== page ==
Heels Bounce Back

PARADISE ISLAND, Bahamas – No. 5 North Carolina was intent on proving that Wednesday’s performance in its loss to Butler was an anomaly that won’t often reoccur in its 78-56 defensive dismantling of No. 22 UCLA on Thanksgiving night.

The Tar Heels (4-1) struggled to finish defensive possessions in their 74-66 loss to the Bulldogs in the opening round of the Battle 4 Atlantis. They solved that issue in part on Thursday by not allowing the Bruins to consistently get started in their offensive sets.

UNC turned defense into offense as it scored 31 points off 23 turnovers roughly 28 hours after allowing 29 offensive rebounds. UCLA committed a turnover on 30.3 percent of its possessions.

The reason for UNC’s energized turnaround was simple enough, according to junior wing J.P. Tokoto.

“Honestly, it was the embarrassment from last night,” Tokoto said. “We uncharacteristically gave up 29 offensive rebounds. Credit to Butler, they kicked our butts and were much tougher than us, but that’s just not us.”

Tokoto joined fellow starters Kennedy Meeks and Brice Johnson on the bench to start the game as Roy Williams sent a message regarding his team’s play against Butler. That decision was a motivating factor for Tokoto, who described Wednesday’s performance as a “smack in the face.”

UCLA (4-2) jumped out to an 18-11 lead by attacking the glass and limiting miscues. The Tar Heels responded by increasing their defensive pressure, ratcheting up the tempo by creating turnovers and getting out in transition.

Turnovers fueled a 32-11 run to close the first half as UNC scored 19 points off 12 UCLA turnovers.

“Our pressure really got to them,” sophomore forward Isaiah Hicks said. “They just probably weren’t used to it. They had a lot of turnovers that led to us scoring, so I would say our pressure took them out of what they wanted to do.”

UCLA cut its deficit to 47-38 early in the second half, but UNC responded with a 15-0 run to put the game out of reach.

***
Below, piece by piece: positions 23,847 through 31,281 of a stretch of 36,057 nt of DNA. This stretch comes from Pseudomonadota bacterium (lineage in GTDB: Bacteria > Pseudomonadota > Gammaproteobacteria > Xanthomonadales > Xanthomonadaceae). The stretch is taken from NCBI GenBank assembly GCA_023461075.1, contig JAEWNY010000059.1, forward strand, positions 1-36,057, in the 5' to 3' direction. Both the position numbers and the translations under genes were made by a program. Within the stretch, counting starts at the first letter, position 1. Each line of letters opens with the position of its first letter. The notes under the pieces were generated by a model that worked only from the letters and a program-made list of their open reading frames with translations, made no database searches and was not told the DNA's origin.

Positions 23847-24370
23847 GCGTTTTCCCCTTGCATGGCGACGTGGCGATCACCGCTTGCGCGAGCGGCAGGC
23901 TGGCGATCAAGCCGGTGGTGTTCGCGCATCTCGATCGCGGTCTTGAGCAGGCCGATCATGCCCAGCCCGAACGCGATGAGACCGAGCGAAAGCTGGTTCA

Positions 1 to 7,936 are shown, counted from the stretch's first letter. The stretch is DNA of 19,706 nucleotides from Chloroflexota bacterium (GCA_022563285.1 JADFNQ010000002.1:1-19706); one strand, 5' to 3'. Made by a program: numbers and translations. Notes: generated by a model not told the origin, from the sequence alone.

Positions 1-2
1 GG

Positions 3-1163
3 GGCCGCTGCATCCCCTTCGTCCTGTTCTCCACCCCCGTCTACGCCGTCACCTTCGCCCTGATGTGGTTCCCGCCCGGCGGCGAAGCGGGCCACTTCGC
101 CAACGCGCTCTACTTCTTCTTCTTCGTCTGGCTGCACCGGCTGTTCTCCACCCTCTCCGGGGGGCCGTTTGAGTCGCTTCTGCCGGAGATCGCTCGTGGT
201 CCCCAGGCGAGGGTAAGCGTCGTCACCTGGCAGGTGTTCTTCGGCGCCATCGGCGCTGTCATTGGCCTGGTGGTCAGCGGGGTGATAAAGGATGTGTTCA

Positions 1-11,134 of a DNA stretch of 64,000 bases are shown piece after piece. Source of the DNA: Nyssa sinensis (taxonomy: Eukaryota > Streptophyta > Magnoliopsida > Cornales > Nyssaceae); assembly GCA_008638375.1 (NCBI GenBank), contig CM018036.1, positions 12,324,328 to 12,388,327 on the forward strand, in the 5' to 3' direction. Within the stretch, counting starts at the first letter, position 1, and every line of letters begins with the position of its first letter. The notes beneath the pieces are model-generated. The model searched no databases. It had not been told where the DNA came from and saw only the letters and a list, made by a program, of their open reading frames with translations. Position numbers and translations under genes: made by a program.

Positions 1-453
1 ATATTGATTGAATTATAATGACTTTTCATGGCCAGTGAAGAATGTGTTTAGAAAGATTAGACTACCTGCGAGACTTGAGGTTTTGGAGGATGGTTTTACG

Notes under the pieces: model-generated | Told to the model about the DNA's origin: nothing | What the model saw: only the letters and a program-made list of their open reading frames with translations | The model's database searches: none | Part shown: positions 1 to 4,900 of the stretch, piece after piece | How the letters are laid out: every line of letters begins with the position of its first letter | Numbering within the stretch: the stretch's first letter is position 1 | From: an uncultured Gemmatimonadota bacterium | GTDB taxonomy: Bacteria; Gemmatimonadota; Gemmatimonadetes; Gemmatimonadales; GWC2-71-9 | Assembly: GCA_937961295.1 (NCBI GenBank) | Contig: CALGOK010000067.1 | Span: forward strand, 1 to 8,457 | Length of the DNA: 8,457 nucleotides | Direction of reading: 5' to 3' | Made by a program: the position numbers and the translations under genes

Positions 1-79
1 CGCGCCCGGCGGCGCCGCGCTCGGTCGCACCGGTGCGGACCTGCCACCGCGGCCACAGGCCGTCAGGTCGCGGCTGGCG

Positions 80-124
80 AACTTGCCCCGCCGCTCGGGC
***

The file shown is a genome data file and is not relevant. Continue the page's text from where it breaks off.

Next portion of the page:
The Bruins entered the game ranked third nationally in assist-turnover ratio (1.68). That ranking will plummet after Thursday’s 7:23 ratio.

“I think they got frustrated a little bit tonight like we did last night turning the basketball over,” Williams said. “When you look down there [at the box score] and we had 31 points off turnovers to their six, that’s a huge, huge factor in the game.”

UNC’s 31 points off turnovers are not only a season high, but are also more than it scored in any game last season.

More importantly, the 33-hour span from tip off on Wednesday to the final buzzer on Thursday highlighted UNC’s flaws and showcased its strengths.

“It’s easy now to see the difference in how we played tonight versus how we played yesterday,” Paige said. “The way everyone was into it, playing unselfish, flying around on defense and being active, that’s a more fun way to play because everyone gets involved.

“We had 31 points off turnovers, so that really is an indicator of our activity level. I think that’s a more fun style to play, and when you see the results, as drastically different as they were, why wouldn’t you want to play that way? So I think that has to be our mindset.”

UNC will close out the Battle 4 Atlantis tournament against the winner of Florida-UAB on Friday at 8pm (AXS TV).


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